'And for a long time after, every night, I used to see his face as I saw it then, so that I could not rest, but only weep. And I prayed and prayed to the Buddhas and to the Kami-Sama that I might not dream that dream. Now it never comes; but I can still see his face, even while I speak. . . . In that time my son was only a little child.'

Not without sobs can she conclude her simple recital. Then, suddenly bowing her head to the matting, and wiping away her tears with her sleeve, she humbly prays our pardon for this little exhibition of emotion, and laughs--the soft low laugh de rigueur of Japanese politeness. This, I must confess, touches me still more than the story itself. At a fitting moment my Japanese attendant delicately changes the theme, and begins a light chat about our journey, and the danna-sama's interest in the old customs and legends of the coast. And he succeeds in amusing her by some relation of our wanderings in Izumo.

She asks whither we are going. My attendant answers probably as far as Tottori.

'Aa! Tottori! So degozarimasu ka? Now, there is an old story--the Story of the Futon of Tottori. But the danna-sama knows that story?'

Indeed, the danna-sama does not, and begs earnestly to hear it. And the story is set down somewhat as I learn it through the lips of my interpreter.

9 Many years ago, a very small yadoya in Tottori town received its first guest, an itinerant merchant. He was received with more than common kindness, for the landlord desired to make a good name for his little inn. It was a new inn, but as its owner was poor, most of its dogu--furniture and utensils--had been purchased from the furuteya. (5) Nevertheless, everything was clean, comforting, and pretty. The guest ate heartily and drank plenty of good warm sake; after which his bed was prepared on the soft floor, and he laid himself down to sleep.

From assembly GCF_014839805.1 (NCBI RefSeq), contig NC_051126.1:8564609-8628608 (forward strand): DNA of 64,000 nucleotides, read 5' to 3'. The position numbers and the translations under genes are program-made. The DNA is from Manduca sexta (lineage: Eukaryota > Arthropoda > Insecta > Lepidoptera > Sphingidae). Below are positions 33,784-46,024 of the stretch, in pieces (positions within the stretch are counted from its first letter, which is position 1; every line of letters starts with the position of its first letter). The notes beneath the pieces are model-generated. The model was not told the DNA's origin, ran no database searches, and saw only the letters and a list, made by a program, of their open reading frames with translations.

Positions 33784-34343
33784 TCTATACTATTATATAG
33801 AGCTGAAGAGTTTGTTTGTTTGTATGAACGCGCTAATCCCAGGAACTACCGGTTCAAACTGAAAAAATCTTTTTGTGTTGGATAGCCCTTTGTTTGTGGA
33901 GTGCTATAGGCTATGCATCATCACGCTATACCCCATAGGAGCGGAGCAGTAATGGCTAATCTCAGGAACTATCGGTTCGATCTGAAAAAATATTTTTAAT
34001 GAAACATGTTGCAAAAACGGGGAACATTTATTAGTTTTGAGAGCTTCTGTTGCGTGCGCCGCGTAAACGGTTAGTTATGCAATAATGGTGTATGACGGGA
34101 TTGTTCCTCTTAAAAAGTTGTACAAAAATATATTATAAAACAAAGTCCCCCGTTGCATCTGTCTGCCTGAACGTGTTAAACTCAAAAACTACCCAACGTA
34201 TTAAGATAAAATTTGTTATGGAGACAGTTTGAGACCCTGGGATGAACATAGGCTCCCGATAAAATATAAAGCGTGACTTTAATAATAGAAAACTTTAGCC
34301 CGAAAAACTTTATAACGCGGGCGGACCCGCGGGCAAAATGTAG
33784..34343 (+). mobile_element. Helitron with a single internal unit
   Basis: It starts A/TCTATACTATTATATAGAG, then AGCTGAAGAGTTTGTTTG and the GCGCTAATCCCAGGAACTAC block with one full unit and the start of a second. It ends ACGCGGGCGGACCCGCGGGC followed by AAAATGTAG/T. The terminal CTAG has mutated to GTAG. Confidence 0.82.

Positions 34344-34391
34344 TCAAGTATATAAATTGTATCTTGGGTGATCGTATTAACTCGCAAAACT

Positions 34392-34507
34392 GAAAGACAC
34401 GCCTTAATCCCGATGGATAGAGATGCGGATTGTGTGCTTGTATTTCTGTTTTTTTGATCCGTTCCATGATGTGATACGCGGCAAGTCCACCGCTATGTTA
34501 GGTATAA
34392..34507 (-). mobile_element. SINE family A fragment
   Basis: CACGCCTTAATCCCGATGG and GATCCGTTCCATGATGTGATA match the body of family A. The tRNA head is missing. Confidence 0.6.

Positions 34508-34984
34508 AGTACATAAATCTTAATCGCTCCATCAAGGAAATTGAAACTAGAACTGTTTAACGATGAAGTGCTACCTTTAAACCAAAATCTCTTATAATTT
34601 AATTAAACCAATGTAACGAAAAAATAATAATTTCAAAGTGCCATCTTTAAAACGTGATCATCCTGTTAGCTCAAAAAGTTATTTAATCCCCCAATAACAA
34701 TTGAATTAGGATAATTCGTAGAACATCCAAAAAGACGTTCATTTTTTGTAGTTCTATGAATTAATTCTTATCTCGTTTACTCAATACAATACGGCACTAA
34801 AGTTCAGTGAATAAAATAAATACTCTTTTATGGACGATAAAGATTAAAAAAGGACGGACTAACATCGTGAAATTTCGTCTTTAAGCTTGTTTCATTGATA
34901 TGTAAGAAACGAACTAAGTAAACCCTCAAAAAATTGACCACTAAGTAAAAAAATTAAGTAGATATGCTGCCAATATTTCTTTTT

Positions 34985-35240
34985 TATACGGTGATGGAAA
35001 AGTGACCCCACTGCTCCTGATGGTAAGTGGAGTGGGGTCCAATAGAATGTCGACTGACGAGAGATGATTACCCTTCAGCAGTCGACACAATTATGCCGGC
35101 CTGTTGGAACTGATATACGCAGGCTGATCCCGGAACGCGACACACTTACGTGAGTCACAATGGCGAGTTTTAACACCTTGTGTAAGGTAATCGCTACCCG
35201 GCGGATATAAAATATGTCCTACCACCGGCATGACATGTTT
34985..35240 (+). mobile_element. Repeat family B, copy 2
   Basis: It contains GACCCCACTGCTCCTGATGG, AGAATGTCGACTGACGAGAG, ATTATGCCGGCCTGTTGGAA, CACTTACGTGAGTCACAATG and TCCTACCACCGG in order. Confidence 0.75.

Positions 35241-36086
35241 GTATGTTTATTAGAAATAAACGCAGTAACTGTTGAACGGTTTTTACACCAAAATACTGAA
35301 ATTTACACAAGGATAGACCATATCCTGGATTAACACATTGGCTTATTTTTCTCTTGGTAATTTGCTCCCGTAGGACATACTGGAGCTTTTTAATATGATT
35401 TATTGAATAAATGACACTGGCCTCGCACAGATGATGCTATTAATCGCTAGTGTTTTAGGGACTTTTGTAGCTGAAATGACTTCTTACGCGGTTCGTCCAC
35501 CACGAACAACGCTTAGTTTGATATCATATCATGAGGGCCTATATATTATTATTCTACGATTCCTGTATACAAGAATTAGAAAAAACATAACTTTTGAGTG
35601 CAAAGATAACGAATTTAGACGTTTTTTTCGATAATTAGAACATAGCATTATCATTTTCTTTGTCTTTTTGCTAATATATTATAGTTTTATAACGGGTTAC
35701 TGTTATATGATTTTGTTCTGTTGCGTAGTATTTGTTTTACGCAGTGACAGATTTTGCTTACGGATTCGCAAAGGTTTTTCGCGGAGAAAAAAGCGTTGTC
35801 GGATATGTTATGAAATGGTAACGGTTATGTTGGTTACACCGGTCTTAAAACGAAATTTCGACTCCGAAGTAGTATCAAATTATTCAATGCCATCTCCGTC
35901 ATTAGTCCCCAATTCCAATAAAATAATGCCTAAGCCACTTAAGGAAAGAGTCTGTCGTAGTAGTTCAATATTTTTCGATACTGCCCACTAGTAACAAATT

(But here I must interrupt the story for a few moments, to say a word about Japanese beds. Never; unless some inmate happen to be sick, do you see a bed in any Japanese house by day, though you visit all the rooms and peep into all the corners. In fact, no bed exists, in the Occidental meaning of the word. That which the Japanese call bed has no bedstead, no spring, no mattress, no sheets, no blankets. It consists of thick quilts only, stuffed, or, rather, padded with cotton, which are called futon. A certain number of futon are laid down upon the tatami (the floor mats), and a certain number of others are used for coverings. The wealthy can lie upon five or six quilts, and cover themselves with as many as they please, while poor folk must content themselves with two or three. And of course there are many kinds, from the servants' cotton futon which is no larger than a Western hearthrug, and not much thicker, to the heavy and superb futon silk, eight feet long by seven broad, which only the kanemochi can afford. Besides these there is the yogi, a massive quilt made with wide sleeves like a kimono, in which you can find much comfort when the weather is extremely cold. All such things are neatly folded up and stowed out of sight by day in alcoves contrived in the wall and closed with fusuma--pretty sliding screen doors covered with opaque paper usually decorated with dainty designs. There also are kept those curious wooden pillows, invented to preserve the Japanese coiffure from becoming disarranged during sleep.